Subject to the terms and conditions in this Guide to Benefit, Visa Auto Rental CDW reimburses you for the deductible portion of your personal automobile insurance, valid administrative and loss-of-use charges imposed by the rental car company, as well as reasonable towing charges resulting from covered damage or theft of the rental vehicle while it is your responsibility. If you do not have personal automobile insurance or any other insurance covering this loss, this benefit reimburses you for the covered damage or theft as well as valid administrative and loss-of-use charges imposed by the auto rental company and reasonable towing charges. Only vehicle rental periods that neither exceed nor are intended to exceed fifteen (15) consecutive days within your country of residence or thirty-one (31) consecutive days outside your country of residence are covered. “

  11. Dave says:

    Scott, you’re correct. I reread my Visa terms and they also cover loss of use. I must have been thinking of “diminished value”, which is the reduction in value of the rental car due to its having been in an accident.

  12. Dan Ray says:

    Thanks for mentioning the Consumerist article, which, by the way, was entirely based on the original research here at CreditCards.com, where I’m the editor. The original article, at http://www.creditcards.com/credit-card-news/rental-car-insurance-policies-1273.php also points out this is secondary coverage: ” If you get in an accident while driving the rental, your auto insurance policy will likely pay most of the damage, but your credit card company provides secondary coverage. It covers whatever your primary auto insurance doesn’t, paying whatever is left and going toward your deductible.”

    What I found most interesting were the country exclusions. Australia? Nah. Not covered. Iraq? Sure, no problem. Hmmmm…

  13. Brad says:

    If I’m paying $450 a year for an American Express Platinum Card (I do) I assume it becomes primary without owning a car or any collison coverage. Mastercard covers loss of use? You have to be kidding? What am doing using a prestigeous card like AMEX Platinum that doesn’t? Everybody has Mastercard. Who wouldn’t use it on a rental? You think I’m ever going to use my AMEX card again on a rental? There’s no loss of use. If somebody wants a successful website: do one with all the credit cards and what they cover with rentals side by side. It is funny how AMEX refuses to address loss of use or when primary coverage kicks in on their websites. “Phone us and we’ll start stuttering, uh well, umm, check your policy, agent…”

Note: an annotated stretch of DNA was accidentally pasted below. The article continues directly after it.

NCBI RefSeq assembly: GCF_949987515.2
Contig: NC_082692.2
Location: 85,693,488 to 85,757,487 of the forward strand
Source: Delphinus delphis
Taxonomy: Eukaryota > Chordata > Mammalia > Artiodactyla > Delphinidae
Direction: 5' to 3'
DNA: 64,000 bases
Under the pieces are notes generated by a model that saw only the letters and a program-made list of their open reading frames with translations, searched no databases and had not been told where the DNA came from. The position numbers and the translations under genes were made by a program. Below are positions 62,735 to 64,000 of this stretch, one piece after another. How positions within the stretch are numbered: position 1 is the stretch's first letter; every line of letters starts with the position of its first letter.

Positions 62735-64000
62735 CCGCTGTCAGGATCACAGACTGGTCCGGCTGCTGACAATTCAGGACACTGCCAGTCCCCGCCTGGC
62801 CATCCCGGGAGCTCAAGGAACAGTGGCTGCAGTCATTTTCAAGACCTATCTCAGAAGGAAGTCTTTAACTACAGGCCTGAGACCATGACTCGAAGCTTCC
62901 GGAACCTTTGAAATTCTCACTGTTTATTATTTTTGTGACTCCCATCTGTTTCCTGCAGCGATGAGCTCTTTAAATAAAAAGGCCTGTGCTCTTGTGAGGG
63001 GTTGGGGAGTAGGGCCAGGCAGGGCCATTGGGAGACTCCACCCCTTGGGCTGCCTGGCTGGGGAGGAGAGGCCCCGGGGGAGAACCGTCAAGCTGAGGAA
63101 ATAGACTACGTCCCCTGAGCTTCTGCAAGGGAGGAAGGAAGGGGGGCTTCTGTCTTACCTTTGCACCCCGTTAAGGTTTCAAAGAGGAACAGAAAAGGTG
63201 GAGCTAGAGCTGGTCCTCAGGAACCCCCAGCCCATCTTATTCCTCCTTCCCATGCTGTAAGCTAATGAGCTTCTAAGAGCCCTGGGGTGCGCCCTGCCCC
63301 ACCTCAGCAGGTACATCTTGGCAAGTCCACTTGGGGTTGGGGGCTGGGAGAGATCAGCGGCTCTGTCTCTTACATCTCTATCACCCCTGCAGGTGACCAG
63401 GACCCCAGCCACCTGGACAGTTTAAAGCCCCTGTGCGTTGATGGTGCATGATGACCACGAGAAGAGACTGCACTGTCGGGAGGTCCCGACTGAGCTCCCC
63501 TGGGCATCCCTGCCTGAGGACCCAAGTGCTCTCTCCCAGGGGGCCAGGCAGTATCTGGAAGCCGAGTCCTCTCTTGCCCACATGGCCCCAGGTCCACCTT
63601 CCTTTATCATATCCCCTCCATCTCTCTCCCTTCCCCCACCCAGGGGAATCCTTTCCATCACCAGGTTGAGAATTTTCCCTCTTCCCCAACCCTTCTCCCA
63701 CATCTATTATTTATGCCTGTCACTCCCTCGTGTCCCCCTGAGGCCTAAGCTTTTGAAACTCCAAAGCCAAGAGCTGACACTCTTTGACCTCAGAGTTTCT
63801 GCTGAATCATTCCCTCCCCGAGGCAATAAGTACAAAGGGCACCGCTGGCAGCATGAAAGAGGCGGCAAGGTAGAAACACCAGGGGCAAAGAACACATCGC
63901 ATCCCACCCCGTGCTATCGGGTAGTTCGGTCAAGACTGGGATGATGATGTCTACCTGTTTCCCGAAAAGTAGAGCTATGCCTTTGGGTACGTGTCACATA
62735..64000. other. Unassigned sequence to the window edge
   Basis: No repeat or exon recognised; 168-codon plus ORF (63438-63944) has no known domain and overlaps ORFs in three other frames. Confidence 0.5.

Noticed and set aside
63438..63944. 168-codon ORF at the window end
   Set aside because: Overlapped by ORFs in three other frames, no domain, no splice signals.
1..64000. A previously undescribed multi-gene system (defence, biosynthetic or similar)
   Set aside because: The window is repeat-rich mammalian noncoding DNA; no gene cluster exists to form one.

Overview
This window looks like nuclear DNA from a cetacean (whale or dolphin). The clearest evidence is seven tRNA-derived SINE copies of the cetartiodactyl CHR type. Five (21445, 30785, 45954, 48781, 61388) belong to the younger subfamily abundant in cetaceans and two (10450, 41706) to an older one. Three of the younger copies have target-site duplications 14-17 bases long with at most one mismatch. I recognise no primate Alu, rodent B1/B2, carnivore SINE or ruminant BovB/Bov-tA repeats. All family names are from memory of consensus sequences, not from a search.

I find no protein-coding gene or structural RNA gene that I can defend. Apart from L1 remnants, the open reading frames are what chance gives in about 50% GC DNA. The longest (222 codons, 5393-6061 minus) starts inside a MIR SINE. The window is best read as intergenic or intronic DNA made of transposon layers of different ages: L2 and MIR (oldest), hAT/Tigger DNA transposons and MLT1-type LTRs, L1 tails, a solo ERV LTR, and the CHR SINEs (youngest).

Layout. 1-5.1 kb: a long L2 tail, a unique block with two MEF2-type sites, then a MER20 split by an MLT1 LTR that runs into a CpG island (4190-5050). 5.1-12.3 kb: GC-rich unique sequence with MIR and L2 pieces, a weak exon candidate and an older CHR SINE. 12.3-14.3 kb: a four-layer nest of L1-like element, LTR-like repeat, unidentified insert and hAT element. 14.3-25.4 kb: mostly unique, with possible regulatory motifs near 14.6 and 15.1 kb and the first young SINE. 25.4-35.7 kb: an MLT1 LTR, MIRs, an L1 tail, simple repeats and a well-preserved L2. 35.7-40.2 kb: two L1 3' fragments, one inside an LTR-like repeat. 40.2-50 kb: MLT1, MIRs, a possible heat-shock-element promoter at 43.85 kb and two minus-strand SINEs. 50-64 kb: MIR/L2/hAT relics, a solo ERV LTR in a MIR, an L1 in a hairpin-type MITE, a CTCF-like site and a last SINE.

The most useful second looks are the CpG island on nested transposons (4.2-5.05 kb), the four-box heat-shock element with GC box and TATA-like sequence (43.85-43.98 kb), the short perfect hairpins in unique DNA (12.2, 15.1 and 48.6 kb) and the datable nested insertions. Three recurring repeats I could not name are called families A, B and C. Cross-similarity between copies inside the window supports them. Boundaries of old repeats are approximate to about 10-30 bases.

14. Frugal Babe says:

    I used to be a branch manager at major a car rental company. Selling the damage waiver was a huge part of our business. We had sales meetings and contests between branches, and plenty of praise heaped on employees who could sell it well. It is undeniably a big money-maker for car rental companies. That said, I’ve seen plenty of renters get to walk away from a very sticky situation because they took the damage waiver. And I’ve seen plenty of others having to deal with their insurance companies, credit card issuers, and the car rental company long after the rental ended, because they didn’t take the waiver.
    I haven’t rented a car in ages, but when I do, I call my insurance agent and add full coverage to my policy for the time while I’ll be renting (I tell them why, and they’re fine with it). Then I decline the waiver. If I were renting overseas, especially in a country where they drive on the left, I’d take the waiver in a heartbeat. Same goes for rentals of trucks or cargo vans that I’m not used to driving.

  15. Brad says: